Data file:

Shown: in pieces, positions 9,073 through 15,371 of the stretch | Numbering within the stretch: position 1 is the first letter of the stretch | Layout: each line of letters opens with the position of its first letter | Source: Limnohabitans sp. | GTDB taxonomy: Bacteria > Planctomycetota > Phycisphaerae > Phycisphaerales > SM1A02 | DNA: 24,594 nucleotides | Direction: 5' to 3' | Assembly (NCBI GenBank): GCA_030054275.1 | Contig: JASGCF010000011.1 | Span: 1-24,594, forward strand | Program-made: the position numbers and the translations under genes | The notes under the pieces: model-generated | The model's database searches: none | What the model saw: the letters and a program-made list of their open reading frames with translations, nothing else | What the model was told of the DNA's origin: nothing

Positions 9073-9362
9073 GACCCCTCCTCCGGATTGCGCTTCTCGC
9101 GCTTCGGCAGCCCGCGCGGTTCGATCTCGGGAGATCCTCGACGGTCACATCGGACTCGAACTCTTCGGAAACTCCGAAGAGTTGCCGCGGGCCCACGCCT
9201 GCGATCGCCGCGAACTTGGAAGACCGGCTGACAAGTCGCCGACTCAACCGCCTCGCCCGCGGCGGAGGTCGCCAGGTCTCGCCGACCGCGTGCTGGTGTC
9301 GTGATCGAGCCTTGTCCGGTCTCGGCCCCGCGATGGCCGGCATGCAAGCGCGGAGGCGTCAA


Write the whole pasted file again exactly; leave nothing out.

Shown: in pieces, positions 9,073 through 15,371 of the stretch | Numbering within the stretch: position 1 is the first letter of the stretch | Layout: each line of letters opens with the position of its first letter | Source: Limnohabitans sp. | GTDB taxonomy: Bacteria > Planctomycetota > Phycisphaerae > Phycisphaerales > SM1A02 | DNA: 24,594 nucleotides | Direction: 5' to 3' | Assembly (NCBI GenBank): GCA_030054275.1 | Contig: JASGCF010000011.1 | Span: 1-24,594, forward strand | Program-made: the position numbers and the translations under genes | The notes under the pieces: model-generated | The model's database searches: none | What the model saw: the letters and a program-made list of their open reading frames with translations, nothing else | What the model was told of the DNA's origin: nothing

Positions 9073-9362
9073 GACCCCTCCTCCGGATTGCGCTTCTCGC
9101 GCTTCGGCAGCCCGCGCGGTTCGATCTCGGGAGATCCTCGACGGTCACATCGGACTCGAACTCTTCGGAAACTCCGAAGAGTTGCCGCGGGCCCACGCCT
9201 GCGATCGCCGCGAACTTGGAAGACCGGCTGACAAGTCGCCGACTCAACCGCCTCGCCCGCGGCGGAGGTCGCCAGGTCTCGCCGACCGCGTGCTGGTGTC
9301 GTGATCGAGCCTTGTCCGGTCTCGGCCCCGCGATGGCCGGCATGCAAGCGCGGAGGCGTCAA